Seeking to join the roster of states that have sought to ease the financial impact of juvenile court fees on families, a bipartisan group of Florida state lawmakers filed two companion measures that would prohibit such charges in the Sunshine State.
While the idea of charging youth and families court fees and fines to help defray the cost of investigation and adjudication of offenders was pitched as reasonable when they were proposed, experience has shown them to be problematic, even counterproductive in real life.
According to a nationwide study by the Juvenile Law Center from 2016, the charges tend to increase recidivism, suck kids further into the juvenile justice system, aggravate existing racial disparities and further strain families that are already struggling financially and emotionally. Given that so many juveniles and families can’t afford to pay them, they are expensive to administer and collect, and lead to longer lockups for youth — at great expense to taxpayers.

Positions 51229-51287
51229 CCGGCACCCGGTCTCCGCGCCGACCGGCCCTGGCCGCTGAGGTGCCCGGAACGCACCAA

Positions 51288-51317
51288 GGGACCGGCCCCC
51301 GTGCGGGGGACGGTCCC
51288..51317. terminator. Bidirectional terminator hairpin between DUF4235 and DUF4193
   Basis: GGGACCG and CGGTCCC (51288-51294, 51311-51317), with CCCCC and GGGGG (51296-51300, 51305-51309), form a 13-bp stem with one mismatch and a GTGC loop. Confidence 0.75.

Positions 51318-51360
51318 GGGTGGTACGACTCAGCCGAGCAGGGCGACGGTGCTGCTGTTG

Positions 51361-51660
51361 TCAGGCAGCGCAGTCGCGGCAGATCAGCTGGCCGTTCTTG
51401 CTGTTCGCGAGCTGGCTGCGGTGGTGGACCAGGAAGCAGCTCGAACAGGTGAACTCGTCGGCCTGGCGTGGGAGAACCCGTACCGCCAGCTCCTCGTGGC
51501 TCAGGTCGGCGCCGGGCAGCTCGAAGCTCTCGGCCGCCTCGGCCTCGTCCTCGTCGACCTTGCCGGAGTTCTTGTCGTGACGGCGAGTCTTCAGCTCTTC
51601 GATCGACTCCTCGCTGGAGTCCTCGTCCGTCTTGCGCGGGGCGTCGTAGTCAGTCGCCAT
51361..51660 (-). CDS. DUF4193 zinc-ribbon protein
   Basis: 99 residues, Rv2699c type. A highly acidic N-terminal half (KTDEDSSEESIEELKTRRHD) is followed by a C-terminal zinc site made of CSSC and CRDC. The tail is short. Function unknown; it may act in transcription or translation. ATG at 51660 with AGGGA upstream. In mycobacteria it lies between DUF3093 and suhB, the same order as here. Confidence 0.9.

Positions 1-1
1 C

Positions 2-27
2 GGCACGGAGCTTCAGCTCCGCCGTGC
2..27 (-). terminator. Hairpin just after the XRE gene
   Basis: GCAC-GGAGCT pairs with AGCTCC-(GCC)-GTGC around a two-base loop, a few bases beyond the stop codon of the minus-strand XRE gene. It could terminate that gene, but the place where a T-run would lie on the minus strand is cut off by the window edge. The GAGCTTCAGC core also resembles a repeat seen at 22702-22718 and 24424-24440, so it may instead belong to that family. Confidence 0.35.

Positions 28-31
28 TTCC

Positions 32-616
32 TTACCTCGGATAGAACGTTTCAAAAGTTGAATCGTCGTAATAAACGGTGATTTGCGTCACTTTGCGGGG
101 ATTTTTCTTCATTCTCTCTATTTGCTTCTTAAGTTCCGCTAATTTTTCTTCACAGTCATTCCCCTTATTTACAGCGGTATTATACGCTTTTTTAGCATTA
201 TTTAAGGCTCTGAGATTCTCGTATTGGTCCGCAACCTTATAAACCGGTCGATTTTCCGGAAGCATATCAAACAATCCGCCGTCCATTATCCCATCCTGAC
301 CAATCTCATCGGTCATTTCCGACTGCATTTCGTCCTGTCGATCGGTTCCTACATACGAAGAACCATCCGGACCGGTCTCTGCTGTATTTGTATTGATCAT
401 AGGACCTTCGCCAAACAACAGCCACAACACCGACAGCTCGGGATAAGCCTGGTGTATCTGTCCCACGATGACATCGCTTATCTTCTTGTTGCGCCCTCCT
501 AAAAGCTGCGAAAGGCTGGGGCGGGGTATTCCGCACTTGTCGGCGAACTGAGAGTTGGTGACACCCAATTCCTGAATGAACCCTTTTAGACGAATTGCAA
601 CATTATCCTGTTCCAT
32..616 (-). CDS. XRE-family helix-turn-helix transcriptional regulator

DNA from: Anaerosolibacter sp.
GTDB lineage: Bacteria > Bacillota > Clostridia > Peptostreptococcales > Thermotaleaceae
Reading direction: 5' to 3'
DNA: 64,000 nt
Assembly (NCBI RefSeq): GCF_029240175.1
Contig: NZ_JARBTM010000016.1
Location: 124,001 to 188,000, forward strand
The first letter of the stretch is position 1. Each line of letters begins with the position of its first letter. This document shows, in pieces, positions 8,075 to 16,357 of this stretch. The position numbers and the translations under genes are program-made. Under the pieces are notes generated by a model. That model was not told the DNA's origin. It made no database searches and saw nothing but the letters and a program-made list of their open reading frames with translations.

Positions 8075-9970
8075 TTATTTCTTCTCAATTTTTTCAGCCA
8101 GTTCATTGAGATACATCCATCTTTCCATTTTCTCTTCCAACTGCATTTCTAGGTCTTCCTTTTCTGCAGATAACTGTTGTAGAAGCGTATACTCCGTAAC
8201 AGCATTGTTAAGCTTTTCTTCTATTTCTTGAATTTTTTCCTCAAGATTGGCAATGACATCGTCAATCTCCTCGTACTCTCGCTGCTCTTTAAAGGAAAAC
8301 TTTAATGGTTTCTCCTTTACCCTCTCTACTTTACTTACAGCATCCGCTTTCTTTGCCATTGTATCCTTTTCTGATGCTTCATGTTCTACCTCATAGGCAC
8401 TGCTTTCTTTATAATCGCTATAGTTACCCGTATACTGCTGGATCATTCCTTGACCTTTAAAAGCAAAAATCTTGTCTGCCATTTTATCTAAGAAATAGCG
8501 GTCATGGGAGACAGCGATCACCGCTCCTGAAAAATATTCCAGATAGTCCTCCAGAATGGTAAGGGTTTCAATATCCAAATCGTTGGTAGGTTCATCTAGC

If Florida were to pass its Debt-Free Justice for Children Act, which was introduced Oct. 11 in both legislative chambers with bipartisan support, it would join Texas, Louisiana and other states that have passed similar laws to curb the high cost of court fees and fines in the wake of the 2014 fatal police shooting of teenager Michael Brown in Ferguson, Missouri.
“The impact of court debt lasts into adulthood and significantly decreases a young person’s prospect for achieving his or her potential and contributing to Florida’s economy,” said Republican sponsor Florida state Rep. Vance Aloupis.
Proponents say Florida’s House Bill 257 and Senate Bill 428 won’t stop judges’ ability to hold youth accountable. Judges can still order victim restitution, community service or non-monetary conditions and sanctions.
The bills are supported by in-state groups such as Americans for Prosperity-Florida, Catalyst Miami, Fines and Fees Justice Center, Florida Juvenile Justice Association, Florida Policy Institute, Florida Rising and the California-based Juvenile Law Center.